Each piece has a spirit of its own. You begin to feel what it wants to become the moment you lay your hands on the clay. My task is to keep listening as the wheel spins, make sure my hands yield to the moment-by-moment inspiration they’re receiving. It’s kind of hard to describe. I guess it’s like a meditative, Zen sort of emptiness…like you’re standing right at the edge of Nothingness and Everything when these amazing things suddenly decide to come into being.
I wake up excited, wondering what this day holds in tore, anxious to see what beautiful shapes and forms will be stacked around my feet by sunset. It isn’t just the way I make a living, it’s the way I give thanks for my life. I can only anticipate so much. The rest is left up to the Mystery.. .to the whim of the Raku gods , how they decide to embrace and dance with each piece, how they choose to favor or discipline me that day.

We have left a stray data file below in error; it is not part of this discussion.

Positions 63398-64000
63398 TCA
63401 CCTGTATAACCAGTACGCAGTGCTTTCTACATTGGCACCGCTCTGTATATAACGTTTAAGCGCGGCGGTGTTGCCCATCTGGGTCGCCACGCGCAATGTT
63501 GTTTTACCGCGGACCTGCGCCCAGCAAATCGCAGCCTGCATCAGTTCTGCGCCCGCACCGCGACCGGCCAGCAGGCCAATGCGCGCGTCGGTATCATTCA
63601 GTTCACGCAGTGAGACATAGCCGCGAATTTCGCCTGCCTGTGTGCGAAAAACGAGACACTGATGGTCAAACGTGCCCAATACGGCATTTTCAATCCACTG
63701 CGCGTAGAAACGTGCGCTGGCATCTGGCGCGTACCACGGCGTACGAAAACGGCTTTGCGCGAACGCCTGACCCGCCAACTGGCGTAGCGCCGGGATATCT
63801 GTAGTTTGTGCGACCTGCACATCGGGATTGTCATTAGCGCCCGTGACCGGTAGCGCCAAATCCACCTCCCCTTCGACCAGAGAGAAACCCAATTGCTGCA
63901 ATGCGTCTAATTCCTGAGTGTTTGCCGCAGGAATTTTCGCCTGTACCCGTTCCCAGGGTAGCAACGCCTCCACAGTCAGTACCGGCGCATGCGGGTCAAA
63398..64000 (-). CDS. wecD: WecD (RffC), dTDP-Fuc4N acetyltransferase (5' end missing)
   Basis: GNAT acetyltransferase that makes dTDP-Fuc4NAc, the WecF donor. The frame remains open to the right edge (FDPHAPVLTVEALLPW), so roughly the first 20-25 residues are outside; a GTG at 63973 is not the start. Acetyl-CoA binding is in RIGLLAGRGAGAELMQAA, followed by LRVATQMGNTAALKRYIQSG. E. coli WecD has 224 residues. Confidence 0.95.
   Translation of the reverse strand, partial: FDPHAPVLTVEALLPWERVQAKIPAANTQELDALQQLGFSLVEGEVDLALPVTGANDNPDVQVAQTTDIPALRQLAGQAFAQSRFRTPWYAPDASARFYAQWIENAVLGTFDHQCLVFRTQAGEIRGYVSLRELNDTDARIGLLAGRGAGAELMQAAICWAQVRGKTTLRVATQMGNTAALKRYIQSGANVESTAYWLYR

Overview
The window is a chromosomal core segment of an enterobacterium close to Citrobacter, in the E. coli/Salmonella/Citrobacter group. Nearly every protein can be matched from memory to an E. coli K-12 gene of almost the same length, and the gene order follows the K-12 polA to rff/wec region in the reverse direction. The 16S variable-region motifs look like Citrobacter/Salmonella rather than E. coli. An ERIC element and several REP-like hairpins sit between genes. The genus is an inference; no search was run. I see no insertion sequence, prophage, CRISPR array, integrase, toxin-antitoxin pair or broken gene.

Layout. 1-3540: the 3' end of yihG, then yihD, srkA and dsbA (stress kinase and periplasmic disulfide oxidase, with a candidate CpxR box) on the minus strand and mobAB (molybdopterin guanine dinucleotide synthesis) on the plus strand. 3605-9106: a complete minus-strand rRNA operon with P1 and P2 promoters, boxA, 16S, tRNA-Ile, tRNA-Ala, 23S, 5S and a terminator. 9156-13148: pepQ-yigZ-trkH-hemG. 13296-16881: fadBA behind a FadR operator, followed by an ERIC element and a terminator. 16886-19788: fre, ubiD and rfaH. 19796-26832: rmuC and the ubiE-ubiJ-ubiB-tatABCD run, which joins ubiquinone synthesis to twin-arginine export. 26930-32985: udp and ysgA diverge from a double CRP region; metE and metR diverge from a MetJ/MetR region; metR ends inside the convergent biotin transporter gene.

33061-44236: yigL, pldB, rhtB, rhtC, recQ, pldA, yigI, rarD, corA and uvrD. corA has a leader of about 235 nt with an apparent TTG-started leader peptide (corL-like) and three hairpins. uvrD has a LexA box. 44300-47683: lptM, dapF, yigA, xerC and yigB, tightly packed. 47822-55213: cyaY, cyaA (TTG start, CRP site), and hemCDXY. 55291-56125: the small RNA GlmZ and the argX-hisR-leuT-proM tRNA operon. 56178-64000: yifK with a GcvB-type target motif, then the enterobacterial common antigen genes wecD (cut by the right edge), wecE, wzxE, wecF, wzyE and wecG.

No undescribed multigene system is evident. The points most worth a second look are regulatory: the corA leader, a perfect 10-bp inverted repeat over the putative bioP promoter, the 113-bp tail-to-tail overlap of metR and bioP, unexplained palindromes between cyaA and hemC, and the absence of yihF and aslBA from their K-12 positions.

Year ago, I really mourned the loss of a piece I’d spent so much time preparing but now I understand how sacrificing something is part of the natural balance. Some pieces are not destined to live long. They serve as my teachers, always reminding me that the Raku gods are ultimately in charge of the process. You can never predict how the final reduction stage is going to influence the piece, where the various crackles and colors and metallic components of the glaze will choose to express themselves…if the piece will even survive the extreme thermal shock of the final firing process.
I feel an enormous responsibility to be as true and pure and balanced as possible when I’m creating something destined to carry the spirit of these gifts forward. Whenever I manifest something beautiful, I know I’ve given Beauty one more place to express itself…perhaps encouraged one more person to notice the beauty all around them. The world is an amazing place…I’m just grateful I found my place in it.”